Updated to preface the comments below with responses to two readers who scrupled in various directions.
1. For a clear understanding of what it is we humans actually do 99% of the time, read Simcha Fisher’s seminal work on the topic, “Go Forth and Get Me Butter, Says the Lord.”
2. When you get down to the reality-check paragraph, here’s the expansion pack comment:
There are a lot of reasons a ministry might not “succeed,” and one of them is that you are doing exactly what God asked you to do. When you take up your cross, sooner or later you end up in the grave for a bit. That’s how it works.
The hour is coming when everyone who kills you will think he is offering worship to God. -Jesus.
I had a short conversation this morning concerning a corner of the Catholic Church that is imploding. Struggling to stay afloat. The leaders are, I’m told, abuzz with a desire to reach out, connect with the wider church, shore things up. They are using words like “evangelization” and “discipleship” and wondering how they might make themselves relevant again. Improve participation.
So let’s clear something up: If you are struggling to improve participation, it is because you don’t have the faintest idea what evangelization and discipleship are.
We live in a commercial culture. Americans are so wealthy that 99% of what we acquire is absolutely unnecessary. Therefore, the bulk of us make our living persuading our neighbors to purchase things they do not need. (Fortunately people like shiny new things, myself included, so this is a pretty easy sell). As products of such a marketing-oriented culture, it is no surprise that when our ministries struggle, our first instinct is to work on our marketing.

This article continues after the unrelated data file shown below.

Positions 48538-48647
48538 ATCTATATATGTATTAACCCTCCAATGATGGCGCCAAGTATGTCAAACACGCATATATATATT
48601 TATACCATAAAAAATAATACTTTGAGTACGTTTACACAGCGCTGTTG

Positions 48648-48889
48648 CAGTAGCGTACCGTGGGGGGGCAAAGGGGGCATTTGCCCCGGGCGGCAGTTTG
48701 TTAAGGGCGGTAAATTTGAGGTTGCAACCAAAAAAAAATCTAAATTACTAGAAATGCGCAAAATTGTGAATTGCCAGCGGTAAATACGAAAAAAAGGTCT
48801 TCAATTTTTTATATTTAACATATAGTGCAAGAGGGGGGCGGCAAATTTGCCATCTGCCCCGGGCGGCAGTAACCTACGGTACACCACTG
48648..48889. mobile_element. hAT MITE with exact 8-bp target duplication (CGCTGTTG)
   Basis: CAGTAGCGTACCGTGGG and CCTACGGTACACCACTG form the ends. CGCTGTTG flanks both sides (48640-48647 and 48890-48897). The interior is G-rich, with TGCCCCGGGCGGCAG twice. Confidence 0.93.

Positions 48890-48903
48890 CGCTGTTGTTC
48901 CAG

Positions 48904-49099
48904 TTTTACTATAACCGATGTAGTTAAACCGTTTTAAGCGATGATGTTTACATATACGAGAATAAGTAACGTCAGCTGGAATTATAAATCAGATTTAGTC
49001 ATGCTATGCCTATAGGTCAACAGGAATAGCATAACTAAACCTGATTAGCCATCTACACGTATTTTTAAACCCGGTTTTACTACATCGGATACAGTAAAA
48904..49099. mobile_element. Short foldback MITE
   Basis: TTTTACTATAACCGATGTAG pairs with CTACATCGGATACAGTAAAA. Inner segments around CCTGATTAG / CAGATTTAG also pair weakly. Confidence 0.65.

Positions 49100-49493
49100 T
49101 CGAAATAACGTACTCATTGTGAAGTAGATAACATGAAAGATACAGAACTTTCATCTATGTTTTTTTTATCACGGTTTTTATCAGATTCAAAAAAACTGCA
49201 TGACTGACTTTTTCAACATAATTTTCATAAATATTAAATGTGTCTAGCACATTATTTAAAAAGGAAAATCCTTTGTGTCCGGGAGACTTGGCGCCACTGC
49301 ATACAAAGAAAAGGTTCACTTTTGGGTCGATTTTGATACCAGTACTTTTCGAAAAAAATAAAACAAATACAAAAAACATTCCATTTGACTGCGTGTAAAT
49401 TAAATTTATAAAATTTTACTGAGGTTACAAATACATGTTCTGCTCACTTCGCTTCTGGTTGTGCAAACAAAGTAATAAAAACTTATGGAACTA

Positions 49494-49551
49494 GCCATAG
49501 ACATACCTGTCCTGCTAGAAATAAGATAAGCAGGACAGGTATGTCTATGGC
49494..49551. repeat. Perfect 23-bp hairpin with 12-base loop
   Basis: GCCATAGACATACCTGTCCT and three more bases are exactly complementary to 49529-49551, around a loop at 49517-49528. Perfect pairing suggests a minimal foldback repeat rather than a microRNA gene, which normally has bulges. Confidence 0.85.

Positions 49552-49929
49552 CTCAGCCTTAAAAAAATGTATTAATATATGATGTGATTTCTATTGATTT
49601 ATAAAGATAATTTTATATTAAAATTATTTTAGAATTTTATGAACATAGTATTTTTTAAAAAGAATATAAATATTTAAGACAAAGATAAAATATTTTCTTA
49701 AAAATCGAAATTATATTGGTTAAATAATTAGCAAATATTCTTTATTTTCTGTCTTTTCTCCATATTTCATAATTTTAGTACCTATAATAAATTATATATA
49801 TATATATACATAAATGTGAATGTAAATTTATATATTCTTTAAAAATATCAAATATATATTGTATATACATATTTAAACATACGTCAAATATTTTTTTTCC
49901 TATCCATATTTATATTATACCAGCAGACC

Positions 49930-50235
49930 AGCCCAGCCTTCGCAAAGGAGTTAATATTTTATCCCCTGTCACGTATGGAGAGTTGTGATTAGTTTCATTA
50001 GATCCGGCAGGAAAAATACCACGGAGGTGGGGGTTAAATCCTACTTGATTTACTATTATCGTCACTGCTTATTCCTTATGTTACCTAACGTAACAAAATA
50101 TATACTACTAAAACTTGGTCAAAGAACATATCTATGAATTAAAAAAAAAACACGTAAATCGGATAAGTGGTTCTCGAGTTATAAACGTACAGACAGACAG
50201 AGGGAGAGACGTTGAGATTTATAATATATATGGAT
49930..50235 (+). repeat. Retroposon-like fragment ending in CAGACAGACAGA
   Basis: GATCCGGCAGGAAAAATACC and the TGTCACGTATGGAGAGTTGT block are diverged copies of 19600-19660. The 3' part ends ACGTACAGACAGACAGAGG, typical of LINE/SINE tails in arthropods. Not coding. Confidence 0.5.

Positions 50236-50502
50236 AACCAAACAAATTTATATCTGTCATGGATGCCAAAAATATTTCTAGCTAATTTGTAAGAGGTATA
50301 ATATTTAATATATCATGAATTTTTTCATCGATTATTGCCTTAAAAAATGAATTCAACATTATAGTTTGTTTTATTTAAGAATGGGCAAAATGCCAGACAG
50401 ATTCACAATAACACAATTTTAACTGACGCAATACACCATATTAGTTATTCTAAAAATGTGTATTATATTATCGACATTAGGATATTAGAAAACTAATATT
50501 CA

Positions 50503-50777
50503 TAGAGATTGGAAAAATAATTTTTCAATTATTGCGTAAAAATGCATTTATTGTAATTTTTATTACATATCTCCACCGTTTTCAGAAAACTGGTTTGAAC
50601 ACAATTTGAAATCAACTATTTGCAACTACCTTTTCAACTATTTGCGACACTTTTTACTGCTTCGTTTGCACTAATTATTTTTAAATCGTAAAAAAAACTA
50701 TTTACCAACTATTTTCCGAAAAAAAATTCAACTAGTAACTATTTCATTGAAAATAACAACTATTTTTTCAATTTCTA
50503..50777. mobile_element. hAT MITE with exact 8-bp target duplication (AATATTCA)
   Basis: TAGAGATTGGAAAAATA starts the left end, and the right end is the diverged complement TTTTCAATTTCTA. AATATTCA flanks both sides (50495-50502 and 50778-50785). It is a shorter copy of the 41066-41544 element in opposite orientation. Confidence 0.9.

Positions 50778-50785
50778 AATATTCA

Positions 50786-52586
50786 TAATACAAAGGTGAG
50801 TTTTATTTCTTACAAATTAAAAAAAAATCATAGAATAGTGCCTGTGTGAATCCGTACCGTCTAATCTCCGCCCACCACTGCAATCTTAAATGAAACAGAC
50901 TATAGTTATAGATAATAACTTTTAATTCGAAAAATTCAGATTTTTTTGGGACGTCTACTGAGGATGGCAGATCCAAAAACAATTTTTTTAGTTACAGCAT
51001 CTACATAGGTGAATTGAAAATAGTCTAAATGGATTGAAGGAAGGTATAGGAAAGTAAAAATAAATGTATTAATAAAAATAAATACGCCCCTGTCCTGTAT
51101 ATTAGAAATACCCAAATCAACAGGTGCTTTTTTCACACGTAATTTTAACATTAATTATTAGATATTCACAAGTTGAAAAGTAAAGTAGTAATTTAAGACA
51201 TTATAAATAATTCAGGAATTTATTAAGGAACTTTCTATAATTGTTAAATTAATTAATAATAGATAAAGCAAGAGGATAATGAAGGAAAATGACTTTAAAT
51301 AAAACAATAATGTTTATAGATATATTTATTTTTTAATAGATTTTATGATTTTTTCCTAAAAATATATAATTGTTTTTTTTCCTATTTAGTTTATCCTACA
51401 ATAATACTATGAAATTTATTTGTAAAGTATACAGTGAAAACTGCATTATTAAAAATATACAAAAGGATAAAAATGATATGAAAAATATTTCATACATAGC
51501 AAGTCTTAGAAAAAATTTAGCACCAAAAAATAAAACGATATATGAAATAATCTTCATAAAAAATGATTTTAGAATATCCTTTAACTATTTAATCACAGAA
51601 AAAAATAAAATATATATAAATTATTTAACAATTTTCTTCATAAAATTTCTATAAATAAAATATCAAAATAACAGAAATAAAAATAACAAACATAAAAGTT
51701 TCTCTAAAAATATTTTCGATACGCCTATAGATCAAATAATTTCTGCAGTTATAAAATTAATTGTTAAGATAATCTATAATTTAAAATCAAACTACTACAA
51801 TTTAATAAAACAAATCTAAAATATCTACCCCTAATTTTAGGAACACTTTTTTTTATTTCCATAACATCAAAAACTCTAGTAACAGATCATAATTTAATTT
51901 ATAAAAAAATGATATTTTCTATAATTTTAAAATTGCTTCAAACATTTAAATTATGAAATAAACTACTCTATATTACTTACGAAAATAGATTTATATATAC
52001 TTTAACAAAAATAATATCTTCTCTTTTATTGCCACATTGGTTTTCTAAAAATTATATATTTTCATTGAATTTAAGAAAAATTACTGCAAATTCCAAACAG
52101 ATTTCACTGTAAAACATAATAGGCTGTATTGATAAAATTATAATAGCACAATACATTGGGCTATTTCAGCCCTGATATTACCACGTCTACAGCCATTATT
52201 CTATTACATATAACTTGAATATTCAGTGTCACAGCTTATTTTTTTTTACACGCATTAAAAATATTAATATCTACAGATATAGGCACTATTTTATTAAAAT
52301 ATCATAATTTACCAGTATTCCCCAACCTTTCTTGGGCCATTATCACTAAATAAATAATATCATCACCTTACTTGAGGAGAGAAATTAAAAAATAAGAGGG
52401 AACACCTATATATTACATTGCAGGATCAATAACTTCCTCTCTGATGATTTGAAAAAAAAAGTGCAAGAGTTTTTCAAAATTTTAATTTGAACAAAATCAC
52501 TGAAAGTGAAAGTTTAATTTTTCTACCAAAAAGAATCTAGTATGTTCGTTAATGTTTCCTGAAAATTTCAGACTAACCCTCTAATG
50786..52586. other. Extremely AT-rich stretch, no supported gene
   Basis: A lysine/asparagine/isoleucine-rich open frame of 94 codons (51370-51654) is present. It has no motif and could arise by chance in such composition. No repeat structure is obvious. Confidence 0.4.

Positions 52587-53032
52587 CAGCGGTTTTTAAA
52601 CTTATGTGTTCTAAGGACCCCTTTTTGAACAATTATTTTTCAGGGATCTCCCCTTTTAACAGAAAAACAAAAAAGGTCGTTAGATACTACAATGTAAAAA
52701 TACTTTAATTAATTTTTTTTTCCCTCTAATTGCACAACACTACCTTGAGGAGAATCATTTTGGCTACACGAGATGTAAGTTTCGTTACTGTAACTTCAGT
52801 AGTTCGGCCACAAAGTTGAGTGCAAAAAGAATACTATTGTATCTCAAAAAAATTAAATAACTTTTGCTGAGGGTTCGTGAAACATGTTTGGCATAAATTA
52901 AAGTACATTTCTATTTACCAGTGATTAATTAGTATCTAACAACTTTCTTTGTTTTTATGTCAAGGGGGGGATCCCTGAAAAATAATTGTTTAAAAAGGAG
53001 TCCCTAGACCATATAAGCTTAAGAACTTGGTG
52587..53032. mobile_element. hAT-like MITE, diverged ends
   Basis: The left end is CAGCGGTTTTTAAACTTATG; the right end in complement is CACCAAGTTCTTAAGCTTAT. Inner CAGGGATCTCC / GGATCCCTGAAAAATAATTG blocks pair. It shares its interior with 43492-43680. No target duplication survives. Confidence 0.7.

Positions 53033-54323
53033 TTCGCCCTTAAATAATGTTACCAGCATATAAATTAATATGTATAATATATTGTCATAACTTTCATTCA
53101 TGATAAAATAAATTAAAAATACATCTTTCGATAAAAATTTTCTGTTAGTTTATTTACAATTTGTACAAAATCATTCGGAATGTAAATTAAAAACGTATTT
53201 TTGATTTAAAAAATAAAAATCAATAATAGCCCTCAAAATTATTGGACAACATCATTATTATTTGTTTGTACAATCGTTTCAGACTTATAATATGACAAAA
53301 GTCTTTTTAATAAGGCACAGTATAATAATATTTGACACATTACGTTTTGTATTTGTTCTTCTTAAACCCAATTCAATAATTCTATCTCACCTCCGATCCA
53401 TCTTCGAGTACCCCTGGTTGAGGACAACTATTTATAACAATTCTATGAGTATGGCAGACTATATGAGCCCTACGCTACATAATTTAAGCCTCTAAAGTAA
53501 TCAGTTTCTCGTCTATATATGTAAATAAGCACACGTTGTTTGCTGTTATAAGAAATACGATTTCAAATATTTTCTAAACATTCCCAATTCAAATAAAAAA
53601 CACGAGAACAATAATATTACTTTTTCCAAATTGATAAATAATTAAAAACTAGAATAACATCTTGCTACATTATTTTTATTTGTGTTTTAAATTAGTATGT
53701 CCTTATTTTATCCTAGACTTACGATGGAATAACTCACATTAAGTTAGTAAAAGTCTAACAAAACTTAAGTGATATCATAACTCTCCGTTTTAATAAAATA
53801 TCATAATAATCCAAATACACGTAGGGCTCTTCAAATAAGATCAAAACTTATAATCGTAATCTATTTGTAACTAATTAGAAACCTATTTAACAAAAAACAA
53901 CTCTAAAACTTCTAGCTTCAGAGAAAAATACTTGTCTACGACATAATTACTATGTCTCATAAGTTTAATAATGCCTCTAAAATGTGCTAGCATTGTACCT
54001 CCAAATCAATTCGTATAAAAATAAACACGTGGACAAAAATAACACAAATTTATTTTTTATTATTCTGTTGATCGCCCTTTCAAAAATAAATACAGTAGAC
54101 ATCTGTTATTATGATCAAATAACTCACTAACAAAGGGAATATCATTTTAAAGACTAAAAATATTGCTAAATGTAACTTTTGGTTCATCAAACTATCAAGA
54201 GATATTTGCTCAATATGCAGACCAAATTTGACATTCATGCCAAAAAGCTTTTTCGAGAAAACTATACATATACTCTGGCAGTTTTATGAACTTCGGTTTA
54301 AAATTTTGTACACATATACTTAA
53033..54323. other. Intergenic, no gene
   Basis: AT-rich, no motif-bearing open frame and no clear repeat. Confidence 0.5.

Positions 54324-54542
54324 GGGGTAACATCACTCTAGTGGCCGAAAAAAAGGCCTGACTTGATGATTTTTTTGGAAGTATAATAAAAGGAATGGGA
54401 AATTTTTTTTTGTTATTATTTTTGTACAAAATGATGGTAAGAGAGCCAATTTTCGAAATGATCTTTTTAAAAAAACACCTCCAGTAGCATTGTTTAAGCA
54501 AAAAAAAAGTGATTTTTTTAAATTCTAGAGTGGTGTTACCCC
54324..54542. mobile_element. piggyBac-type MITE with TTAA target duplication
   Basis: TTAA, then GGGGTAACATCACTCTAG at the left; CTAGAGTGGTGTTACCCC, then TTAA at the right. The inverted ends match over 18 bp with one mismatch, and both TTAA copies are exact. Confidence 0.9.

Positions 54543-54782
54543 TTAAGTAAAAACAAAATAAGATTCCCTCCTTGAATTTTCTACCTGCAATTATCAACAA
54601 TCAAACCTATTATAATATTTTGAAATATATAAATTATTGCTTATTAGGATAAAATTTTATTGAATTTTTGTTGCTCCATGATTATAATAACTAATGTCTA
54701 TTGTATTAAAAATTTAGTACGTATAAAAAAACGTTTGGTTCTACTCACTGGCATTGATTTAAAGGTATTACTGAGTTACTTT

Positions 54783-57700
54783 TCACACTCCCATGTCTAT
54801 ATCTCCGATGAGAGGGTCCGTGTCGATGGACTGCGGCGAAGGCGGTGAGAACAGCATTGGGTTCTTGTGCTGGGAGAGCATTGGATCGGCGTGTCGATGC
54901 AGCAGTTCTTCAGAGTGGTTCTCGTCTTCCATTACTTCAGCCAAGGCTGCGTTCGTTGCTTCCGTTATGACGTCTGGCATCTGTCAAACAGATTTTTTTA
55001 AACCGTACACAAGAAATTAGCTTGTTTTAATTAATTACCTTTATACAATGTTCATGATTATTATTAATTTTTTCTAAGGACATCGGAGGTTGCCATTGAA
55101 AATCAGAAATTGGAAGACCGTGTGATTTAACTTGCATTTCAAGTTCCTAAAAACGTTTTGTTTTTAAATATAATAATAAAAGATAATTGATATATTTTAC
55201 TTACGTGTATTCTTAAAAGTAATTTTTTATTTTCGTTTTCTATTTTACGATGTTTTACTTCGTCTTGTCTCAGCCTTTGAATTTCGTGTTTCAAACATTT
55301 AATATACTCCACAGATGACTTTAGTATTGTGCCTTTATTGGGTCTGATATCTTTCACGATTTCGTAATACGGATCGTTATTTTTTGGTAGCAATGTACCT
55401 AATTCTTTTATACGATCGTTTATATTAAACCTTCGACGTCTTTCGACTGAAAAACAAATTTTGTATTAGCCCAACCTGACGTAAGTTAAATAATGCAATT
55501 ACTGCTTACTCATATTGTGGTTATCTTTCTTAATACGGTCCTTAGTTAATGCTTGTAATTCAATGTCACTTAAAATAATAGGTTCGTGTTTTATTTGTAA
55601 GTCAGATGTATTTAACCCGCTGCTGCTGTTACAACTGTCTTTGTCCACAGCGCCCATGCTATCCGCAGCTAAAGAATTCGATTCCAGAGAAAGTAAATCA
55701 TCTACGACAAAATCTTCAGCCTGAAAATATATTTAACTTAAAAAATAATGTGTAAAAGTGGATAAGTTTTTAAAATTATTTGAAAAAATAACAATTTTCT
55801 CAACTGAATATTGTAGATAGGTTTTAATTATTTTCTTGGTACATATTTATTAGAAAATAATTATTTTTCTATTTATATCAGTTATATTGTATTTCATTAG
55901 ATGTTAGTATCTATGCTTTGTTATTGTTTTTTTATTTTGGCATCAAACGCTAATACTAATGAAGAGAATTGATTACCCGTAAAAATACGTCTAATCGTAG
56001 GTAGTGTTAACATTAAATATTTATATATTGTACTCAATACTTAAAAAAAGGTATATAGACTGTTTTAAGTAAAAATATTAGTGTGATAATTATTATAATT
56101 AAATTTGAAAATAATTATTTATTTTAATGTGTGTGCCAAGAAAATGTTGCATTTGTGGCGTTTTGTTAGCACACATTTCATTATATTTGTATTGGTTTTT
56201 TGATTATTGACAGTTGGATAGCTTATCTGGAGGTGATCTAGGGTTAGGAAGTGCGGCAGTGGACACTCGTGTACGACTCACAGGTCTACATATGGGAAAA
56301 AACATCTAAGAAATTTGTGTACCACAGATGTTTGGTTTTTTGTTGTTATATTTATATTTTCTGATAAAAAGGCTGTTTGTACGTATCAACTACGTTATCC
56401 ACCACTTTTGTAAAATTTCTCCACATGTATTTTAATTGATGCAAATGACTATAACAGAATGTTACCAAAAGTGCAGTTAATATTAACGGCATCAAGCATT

Here’s the stark reality: If you have a marketing problem, you can fix your problem in six months with a little improved PR.
If you are seeing a decades-long decline in the reach and effectiveness of your work, despite multiple efforts at reaching out, communicating more effectively, and connecting with your target audience . . . marketing is not your problem.
There are many reasons your ministry or apostolate might be small. Perhaps you serve a narrow audience, nothing wrong with that. Perhaps you’re a doubtful administrator — it happens. Perhaps you are working in a territory that is very closed to the Gospel, and the Spirit hasn’t broken down the walls yet. Perhaps you are facing an active persecution because others are jealous of your success. But if your work is shrinking while others in the field are flourishing, the reason is never, ever, that you’re doing everything right but that people who long to know, love, and serve God “just won’t listen!!”
Dear friends in the field: If that last paragraph has you shaking your head in confusion, please stop all your efforts at “fixing” things until you can read it and it makes perfect sense.
The problem with your ministry is not that competitors are cannibalizing your work. The problem is not that you need to figure out how to coerce people into participation with just the right combination of carrot and stick.
The problem is not that “nobody cares” — it’s that you are doing a work that is not worth caring about. Jesus is worth dying for. If your ministry is not completely, absolutely, totally about Jesus, it just isn’t worth anyone’s time.
Artwork: Stories of life and passion of Christ, fresco, 1513, Church of Santa Maria delle Grazie, and Woe unto You, Scribes and Pharisees, JamesTissot, both via Wikimedia and found by Googling “Jesus and the Pharisees” and clicking on this Wikipedia article on the Woes of the Pharisees. Ministry tip of the day: You will probably not win many people to the cause of Christ by making their lives more difficult. That’s Our Lord’s job, not yours.